Work needs to be done to connect the dots and make this person a valuable to you:
Your buyer’s profile shouldn’t be frozen in time… the how she responds to your content changes as she goes through the journey of a customer (and hopefully your content is already creating transformation in her life along the way.)
After you’ve identified your persona, look back at your customer journey and imagine how she’d respond and what she’d need be aware of in order to enhance her connection with you.
This is an organic process.
The persona develops throughout the customer journey (which may also be her hero’s adventure) Every piece of content that addresses specific stages should appeal to the psychological state of the persona at that moment in time and take her to the next step.
When writing content for my clients, I pretend to be their potential clients. We simulate a conversation to determine the kind of content needed for every piece of content.
A majority of our training is on how to give that persona a name and identity. Boring Boris and Aggressive Abe are the same thing as Catty Cathy.
Recently, I read an article that questioned these methods. Unfortunately, I was unable to find it.
The idea is that when we refer to an avatar, we are introducing cultural and societal preconceptions. (This, in and of itself, is a very interesting topic to unpack.)
IMHO The best content is one that appeals to a wider perspective – a certain sense of universality or beliefs that transcend simply finding the pain and twisting the knife.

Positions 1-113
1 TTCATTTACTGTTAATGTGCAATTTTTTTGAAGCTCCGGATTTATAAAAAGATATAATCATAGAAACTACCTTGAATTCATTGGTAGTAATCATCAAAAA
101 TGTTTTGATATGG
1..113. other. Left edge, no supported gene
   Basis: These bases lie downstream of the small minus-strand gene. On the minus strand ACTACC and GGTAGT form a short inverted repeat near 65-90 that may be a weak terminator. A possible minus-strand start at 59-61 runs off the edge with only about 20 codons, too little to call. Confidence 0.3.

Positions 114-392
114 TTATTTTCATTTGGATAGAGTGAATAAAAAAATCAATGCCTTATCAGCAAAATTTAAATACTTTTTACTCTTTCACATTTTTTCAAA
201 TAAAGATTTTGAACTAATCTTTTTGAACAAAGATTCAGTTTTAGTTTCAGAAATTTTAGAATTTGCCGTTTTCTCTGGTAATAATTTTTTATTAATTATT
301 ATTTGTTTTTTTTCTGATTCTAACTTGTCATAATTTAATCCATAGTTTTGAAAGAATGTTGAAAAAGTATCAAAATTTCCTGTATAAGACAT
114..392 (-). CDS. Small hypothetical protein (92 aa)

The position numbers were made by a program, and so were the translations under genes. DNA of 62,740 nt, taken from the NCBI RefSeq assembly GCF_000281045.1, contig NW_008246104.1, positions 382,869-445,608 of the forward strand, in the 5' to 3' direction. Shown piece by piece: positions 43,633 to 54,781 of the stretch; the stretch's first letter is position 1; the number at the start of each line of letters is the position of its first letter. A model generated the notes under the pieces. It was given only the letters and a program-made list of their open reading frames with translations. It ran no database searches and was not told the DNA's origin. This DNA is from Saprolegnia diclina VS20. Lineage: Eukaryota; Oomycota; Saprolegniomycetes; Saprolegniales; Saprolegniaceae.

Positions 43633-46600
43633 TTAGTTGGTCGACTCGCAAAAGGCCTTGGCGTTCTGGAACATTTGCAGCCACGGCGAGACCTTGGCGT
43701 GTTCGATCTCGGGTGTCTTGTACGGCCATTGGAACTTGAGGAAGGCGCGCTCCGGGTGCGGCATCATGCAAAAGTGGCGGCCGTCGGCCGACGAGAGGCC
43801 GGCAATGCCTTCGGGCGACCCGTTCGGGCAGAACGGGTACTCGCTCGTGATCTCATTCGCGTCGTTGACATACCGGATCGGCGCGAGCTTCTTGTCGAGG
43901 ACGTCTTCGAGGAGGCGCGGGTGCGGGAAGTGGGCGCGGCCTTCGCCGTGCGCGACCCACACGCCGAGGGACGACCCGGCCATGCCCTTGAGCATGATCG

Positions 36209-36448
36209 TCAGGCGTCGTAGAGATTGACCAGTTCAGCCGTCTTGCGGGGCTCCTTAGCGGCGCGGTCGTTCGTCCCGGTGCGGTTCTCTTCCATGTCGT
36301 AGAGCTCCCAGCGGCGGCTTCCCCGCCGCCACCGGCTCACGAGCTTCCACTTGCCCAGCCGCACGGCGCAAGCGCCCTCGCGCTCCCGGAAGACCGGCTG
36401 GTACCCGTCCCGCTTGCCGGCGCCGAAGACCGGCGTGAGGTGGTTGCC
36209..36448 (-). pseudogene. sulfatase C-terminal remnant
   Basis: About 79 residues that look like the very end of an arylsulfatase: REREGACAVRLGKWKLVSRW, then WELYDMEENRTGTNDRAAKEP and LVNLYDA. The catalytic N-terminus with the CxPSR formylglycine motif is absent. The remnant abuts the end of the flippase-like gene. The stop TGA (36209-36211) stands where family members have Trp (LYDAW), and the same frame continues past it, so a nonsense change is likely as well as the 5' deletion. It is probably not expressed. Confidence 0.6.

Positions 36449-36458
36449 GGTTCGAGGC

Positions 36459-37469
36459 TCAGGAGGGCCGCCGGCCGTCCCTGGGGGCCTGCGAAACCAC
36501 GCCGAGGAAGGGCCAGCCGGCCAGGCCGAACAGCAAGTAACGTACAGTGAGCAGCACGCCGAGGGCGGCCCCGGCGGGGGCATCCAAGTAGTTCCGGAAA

You are able to “see” the persona that you want to meet. You would change her mindset from one of “problem solving” to one that is “aspirational”.
3. Keyword Research
SEO is not the only thing that drives SEO.
Instead of seeing keywords as a method to get highly on Google instead, consider them a tool to peek into the world of your ideal customers so you can show up in front of them, draw their attention, and lead them on the journey you have crafted to take them on.
Keywords are the window into how your ideal customers describe their world. You can reflect it back to them and build resonance.
Keywords can assist you to determine your ideal audience and inform the initial direction of your content so that you can identify them and draw them in . your content is worth zero when no one is reading it.
Knowing the importance of keywords can add depth to your customer journey. Knowing how people discuss their wants and needs throughout the process will help you add depth to your brand’s persona. It is also possible to create a narrative around your experience to make a deeper connection.